I know I beat this topic to death sometimes, but absolutely nothing has added to our personal security like being able to have an increased sense of financial security. That security does not necessarily come from an increase in earnings, but rather a heightened awareness and information about the outflow of money. This is accomplished trough the zero-based budget. Here’s a how-to on that subject: How to Make a Zero-Based Budget. Having an increase in income is always welcome but, even without an income increase, having the budget still really does make it feel like you have more money.
Here’s a repost of an entry from the blog of someone I read. No linkage, but it’s a very interesting real-world example of a problem that is occurring even before we are officially in TEOTWAWKI:
When you are talking about emergency preparedness in a theoretical sort of way you sometimes talk about how you want a place that has a community and good weather and clean water and the ability to grow food. But then you talk about needing to be far away from zombies, i.e., refugees or Mad Max looters, so perhaps more than a tank of gas from a big city or far from an interstate. But, uh, you also want to be able to make a living in the meantime.
I live in a Small Town with 18,000 earnest citizens, many of whom are only a generation removed from the Town Meeting style of government. My town is the county seat and market town for a rural community that is still startlingly agricultural. We have clean water, community policing, responsive government, faith-based communities, and a vast array of social services to shelter our citizens when they fall.
And, bam, that’s what turns out to have attracted the refugees. Other state agencies were tasked with finding them housing and they cast their eyes around and found us. In a world where everyone is strapped, someone who is barely getting by is rich,so we are a healthy community in comparison to most of the failing ones around us. The State showed up with a bunch of indigent people the State was tasked with housing, and a traveler’s hotel on the edge of the interstate that goes through town that was willing to house them for $82/day/room. Then the other small motel – mostly used for events and fall foliage and maybe wedding guests – got into the act, too, and suddenly we have 110 school children to place into our classrooms right this minute, today, and they want lunch, too, and, oh, we are also required to bus them to their former schools if they wish to go. Plus they need meals and jobs and English as a Second Language services and one presumes many of this kids either have or need an IEP, so they’ll get their own aides. The paper interviewed some of them and they said how lovely it is here, and how they want to stay. And bring all their friends, one assumes.
So note this down: if there’s a Days Inn or a Comfort Suites or a rebranded Howard Johnson’s in your town you are going to get economic refugees. They won’t come from rural poverty in a Joad-style pickup truck, they’ll come in a State vehicle. Count the number of hotel rooms. The state says that there must be one 18 year old or older in each hotel room, so we have at least one case reported where a single mother with five children are all required to be in the same room because none of the kids are over 18. (Duh, kids over 18 have their OWN kids.) So count the hotel rooms and multiply by five. That’s how many indigent children your community may find landing on your one crisp fall day.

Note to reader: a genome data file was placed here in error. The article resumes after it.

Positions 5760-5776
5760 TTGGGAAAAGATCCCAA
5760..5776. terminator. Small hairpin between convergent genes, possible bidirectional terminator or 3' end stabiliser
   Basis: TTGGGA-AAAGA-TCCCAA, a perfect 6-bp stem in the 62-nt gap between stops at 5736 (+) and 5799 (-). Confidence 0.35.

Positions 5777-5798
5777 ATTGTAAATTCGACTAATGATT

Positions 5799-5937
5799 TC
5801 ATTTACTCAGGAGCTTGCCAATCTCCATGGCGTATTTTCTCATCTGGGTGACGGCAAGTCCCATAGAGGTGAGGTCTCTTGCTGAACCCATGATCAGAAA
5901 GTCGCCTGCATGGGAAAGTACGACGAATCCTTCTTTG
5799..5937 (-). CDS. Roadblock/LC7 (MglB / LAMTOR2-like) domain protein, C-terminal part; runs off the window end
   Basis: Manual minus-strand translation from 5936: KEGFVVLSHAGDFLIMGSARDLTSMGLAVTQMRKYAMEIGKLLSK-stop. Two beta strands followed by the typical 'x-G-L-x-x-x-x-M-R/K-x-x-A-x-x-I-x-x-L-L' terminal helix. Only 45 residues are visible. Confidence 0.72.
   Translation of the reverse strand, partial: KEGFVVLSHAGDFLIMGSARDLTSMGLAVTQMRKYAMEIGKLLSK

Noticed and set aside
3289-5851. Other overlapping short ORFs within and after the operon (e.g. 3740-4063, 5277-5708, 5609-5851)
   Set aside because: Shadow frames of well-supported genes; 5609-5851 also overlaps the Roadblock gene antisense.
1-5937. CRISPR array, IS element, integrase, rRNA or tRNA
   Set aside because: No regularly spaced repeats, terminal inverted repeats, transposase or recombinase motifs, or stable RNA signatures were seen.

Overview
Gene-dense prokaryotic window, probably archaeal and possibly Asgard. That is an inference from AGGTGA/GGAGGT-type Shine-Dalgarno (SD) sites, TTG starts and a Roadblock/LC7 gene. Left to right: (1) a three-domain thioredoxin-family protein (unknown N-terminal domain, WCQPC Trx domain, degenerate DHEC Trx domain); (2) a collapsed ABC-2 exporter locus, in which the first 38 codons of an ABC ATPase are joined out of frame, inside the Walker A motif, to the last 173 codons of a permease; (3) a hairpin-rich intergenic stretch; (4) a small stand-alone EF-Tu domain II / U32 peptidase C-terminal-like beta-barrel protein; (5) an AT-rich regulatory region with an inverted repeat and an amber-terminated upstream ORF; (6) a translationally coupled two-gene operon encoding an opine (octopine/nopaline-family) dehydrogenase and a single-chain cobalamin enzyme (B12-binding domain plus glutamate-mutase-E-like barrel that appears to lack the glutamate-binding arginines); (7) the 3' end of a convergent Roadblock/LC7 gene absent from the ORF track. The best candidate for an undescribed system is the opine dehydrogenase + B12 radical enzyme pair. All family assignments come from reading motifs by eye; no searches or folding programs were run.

Also, take a look at the laws your earnest and kind citizens passed. We have no residency duration requirement for what constitutes a family the State will provide 100% support to. In other words, you can move here in January, get evicted without a place to go in February, and be entitled to state-paid housing and food and medical care and individualized education in March. The refugees we saw interviewed do not speak English. They aren’t a local widow or addict or mentally ill person for whom we expected to have a duty of care when we wrote those laws. These are zombies attacking us from the city, draining our scarce resources. My real estate tax bill is over $100/week ($5300/year) for my house. My office building’s real estate taxes are $4800/year. The retired lady living on $14,000 for whom I volunteer pays $2800/year for real estate taxes on her very basic paid-for house she raised her kids in. The State and City budgets are required to be paid for with current earnings, we aren’t allowed to borrow from the future. (We actually do in a hidden way, by not funding our pension obligations, but, as they say, we’ll talk about that another day.) When we’re talking about FEDERAL money it’s all funny money that no one will ever repay – just print up some more dollars and have fun spending it. But when it’s STATE money, or CITY money, we actually have to fork over those real estate taxes, and for most of us they’re more than our Federal and State income tax liabilities combined.
There’s a new law being debated right now that says we have a duty to provide 60 days of free in-home personal care attendants for any senior citizen in [state] whether they can afford it or not. How kind. How loving. This should be… interesting to pay for.
The collapse of society may not happen with a bang and bright flash of light, it may just creep into your life as quietly and as normally as some new folks moving in to a fourplex down the street.